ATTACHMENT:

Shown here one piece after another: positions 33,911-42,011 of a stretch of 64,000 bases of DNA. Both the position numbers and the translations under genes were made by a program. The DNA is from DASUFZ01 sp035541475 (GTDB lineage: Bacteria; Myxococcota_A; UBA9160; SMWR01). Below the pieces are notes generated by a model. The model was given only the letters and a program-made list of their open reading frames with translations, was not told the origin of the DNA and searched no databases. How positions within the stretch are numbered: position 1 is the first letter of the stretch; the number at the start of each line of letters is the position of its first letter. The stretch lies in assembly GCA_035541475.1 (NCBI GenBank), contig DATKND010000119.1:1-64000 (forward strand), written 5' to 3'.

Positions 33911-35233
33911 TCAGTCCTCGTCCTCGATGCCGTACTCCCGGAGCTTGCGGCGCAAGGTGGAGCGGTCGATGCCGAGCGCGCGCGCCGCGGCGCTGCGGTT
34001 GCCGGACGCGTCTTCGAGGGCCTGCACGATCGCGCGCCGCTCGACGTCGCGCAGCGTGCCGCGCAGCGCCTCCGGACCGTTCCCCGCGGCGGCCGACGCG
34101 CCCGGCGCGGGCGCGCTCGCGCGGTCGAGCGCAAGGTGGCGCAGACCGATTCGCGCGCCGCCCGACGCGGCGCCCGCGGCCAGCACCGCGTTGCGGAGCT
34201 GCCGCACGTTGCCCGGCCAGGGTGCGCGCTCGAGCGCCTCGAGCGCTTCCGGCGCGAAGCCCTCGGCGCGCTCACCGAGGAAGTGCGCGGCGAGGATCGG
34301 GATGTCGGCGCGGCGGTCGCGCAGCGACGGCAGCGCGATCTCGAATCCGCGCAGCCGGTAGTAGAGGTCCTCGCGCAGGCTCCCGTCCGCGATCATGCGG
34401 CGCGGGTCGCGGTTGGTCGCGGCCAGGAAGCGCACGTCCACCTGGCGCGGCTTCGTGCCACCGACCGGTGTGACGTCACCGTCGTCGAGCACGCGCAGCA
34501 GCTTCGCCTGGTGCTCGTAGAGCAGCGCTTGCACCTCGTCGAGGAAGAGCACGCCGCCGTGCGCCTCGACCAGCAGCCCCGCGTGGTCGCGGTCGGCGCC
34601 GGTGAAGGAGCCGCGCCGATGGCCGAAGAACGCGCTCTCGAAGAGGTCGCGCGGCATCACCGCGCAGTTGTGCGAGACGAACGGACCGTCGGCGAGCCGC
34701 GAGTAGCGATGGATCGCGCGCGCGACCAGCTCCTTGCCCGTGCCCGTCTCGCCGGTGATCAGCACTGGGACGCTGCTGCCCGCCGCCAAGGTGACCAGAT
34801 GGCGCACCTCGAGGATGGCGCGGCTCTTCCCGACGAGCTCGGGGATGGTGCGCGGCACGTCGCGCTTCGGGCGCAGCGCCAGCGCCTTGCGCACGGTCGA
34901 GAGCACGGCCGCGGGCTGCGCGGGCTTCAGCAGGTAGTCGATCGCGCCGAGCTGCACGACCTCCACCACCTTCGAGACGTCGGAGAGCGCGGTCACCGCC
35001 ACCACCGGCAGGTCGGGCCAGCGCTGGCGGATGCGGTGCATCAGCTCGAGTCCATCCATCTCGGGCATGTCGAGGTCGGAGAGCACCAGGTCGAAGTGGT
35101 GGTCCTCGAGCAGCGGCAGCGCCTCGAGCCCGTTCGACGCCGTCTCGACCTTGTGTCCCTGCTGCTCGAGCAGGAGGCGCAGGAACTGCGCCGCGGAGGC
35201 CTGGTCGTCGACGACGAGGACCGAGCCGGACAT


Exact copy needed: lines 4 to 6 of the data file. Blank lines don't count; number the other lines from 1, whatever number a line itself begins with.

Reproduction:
34001 GCCGGACGCGTCTTCGAGGGCCTGCACGATCGCGCGCCGCTCGACGTCGCGCAGCGTGCCGCGCAGCGCCTCCGGACCGTTCCCCGCGGCGGCCGACGCG
34101 CCCGGCGCGGGCGCGCTCGCGCGGTCGAGCGCAAGGTGGCGCAGACCGATTCGCGCGCCGCCCGACGCGGCGCCCGCGGCCAGCACCGCGTTGCGGAGCT
34201 GCCGCACGTTGCCCGGCCAGGGTGCGCGCTCGAGCGCCTCGAGCGCTTCCGGCGCGAAGCCCTCGGCGCGCTCACCGAGGAAGTGCGCGGCGAGGATCGG